At the dawn of the third millennium, dramatic challenges face human civilisation everywhere. Relations between human beings and their environment are in peril, with mounting threats to both biological diversity of life on earth and cultural diversity of human communities. The people of the Circumpolar Arctic are at the forefront of these challenges and lead the way in seeking meaningful responses. In this book, Karim-Aly Kassam positions the Arctic and sub-Arctic as a homeland rather than simply a frontier for resource exploitation. Kassam aims to empirically and theoretically illustrate the synthesis between the cultural and biological, using human ecology as a conceptual and analytical lens.
Drawing on research carried out in partnership with indigenous northern communities, three case studies illustrate that subsistence hunting and gathering are not relics of an earlier era, but rather remain essential to both cultural diversity and to human survival. The book deals with contemporary issues such as climate change, indigenous people, and the impact of natural resource extraction. It is a narrative of community-based research, in the service of the communities for the benefit of the communities. It provides resource-based industry, policy makers, and students with an alternative way of looking at indigenous communities and addressing concerns of socio-economic development and the environment.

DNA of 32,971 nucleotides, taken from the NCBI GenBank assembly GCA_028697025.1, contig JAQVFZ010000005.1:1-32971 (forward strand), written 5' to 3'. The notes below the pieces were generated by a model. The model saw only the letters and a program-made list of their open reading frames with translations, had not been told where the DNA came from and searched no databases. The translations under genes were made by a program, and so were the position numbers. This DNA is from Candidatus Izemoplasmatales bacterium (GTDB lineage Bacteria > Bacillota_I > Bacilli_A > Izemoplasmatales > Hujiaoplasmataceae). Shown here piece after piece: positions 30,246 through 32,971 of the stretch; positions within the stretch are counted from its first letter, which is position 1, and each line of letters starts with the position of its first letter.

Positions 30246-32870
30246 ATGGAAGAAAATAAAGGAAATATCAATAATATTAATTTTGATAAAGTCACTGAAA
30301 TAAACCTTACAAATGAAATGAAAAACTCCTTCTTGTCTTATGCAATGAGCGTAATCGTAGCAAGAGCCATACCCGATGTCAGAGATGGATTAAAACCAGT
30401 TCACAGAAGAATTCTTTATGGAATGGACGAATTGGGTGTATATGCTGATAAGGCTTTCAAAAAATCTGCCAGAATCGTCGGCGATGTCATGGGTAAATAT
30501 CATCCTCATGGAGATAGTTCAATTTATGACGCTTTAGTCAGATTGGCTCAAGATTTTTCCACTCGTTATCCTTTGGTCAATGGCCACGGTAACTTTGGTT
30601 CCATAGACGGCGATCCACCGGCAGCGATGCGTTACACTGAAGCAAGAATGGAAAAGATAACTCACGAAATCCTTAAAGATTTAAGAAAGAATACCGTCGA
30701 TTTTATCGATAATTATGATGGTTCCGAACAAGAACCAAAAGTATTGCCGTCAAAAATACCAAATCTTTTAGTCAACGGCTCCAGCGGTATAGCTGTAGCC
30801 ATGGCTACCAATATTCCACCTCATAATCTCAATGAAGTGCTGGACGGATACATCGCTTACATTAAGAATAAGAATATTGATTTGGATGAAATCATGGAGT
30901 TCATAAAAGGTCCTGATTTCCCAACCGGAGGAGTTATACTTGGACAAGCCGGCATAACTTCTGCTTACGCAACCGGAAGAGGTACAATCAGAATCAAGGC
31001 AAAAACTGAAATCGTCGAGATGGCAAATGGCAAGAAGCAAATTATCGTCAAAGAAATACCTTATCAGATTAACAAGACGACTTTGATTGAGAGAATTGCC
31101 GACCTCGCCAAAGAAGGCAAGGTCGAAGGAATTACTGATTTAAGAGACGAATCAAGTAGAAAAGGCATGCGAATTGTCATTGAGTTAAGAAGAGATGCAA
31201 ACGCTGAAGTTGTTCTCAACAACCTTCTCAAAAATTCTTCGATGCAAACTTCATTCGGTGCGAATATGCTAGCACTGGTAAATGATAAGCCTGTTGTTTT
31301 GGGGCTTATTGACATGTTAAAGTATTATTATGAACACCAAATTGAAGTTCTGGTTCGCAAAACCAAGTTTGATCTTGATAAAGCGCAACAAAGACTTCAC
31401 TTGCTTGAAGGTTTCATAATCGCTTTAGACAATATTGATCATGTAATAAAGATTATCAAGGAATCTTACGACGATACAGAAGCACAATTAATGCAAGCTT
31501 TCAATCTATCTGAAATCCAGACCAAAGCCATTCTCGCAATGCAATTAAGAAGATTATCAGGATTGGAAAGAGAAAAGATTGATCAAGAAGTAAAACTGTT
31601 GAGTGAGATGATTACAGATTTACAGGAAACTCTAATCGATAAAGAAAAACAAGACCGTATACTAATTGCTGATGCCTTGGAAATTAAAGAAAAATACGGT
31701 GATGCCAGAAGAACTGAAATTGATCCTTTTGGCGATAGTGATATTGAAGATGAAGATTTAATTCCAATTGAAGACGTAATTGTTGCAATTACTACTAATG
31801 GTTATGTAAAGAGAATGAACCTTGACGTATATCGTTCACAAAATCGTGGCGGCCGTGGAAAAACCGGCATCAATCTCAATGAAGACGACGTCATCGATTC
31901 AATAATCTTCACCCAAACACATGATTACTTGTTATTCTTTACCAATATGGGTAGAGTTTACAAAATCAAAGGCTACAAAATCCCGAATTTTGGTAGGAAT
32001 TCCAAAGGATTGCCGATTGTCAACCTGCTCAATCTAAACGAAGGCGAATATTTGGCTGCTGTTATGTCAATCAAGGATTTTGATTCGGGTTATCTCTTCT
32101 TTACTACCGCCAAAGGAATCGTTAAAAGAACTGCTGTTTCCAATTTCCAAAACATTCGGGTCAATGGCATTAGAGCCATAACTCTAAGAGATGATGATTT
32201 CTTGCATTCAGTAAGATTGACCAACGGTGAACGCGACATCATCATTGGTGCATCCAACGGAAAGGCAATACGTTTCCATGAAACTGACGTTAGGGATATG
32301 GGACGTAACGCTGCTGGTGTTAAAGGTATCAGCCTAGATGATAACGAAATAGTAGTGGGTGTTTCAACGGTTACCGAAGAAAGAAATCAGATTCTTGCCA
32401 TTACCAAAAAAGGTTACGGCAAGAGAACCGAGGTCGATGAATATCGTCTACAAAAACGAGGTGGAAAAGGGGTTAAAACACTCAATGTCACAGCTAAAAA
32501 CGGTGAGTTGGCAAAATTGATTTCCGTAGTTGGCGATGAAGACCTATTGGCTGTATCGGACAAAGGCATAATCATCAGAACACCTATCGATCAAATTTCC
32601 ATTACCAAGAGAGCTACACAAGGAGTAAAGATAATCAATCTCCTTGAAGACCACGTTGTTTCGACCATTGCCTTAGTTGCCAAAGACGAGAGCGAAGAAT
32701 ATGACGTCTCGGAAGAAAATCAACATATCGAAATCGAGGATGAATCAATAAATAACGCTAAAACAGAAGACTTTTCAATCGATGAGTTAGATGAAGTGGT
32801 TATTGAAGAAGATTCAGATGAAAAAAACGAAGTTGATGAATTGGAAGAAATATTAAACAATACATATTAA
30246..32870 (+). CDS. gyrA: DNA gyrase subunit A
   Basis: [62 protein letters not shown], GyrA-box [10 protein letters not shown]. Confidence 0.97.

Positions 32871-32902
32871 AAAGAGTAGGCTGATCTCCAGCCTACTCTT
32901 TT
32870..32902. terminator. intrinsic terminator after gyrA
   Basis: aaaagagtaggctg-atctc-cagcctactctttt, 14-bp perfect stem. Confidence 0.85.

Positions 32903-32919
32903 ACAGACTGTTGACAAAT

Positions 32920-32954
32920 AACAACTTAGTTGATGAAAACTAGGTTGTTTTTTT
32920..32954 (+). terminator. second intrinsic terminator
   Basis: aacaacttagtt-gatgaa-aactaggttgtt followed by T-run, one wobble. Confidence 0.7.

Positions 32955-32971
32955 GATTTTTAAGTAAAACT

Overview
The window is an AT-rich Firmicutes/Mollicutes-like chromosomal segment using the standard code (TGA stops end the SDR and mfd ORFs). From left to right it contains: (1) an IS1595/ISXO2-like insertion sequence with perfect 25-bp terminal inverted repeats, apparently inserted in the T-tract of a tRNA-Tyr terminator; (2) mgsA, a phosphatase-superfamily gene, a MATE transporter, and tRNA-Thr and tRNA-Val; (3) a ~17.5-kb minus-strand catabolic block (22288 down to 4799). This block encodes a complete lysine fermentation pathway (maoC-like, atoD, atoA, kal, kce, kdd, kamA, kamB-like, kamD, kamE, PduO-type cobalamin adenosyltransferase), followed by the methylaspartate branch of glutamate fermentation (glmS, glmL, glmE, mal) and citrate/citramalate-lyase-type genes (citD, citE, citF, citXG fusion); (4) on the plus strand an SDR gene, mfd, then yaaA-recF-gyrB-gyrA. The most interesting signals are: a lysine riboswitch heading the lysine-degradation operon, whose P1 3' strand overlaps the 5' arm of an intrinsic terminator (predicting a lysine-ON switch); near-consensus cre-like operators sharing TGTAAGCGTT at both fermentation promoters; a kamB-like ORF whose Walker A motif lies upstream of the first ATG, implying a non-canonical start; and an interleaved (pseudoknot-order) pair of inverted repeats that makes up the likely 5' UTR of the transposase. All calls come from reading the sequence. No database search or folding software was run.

Introduction; Relations Between Culture & Nature: A Critical Consideration; Human Ecology Reconceptualised: A Lens for Relations Between Biological & Cultural Diversity; "Man & His Friends" -- An Illustrative Case of Human Ecology in Ulukhaktok, Northwest Territories, Canada; "The Weather is Going under" -- Human Ecology, Phronesis & Climate Change in Wainwright, Alaska, USA; Mapping Human Ecology: A Transformative Act; Implications of a Human Ecological Outlook; Index.
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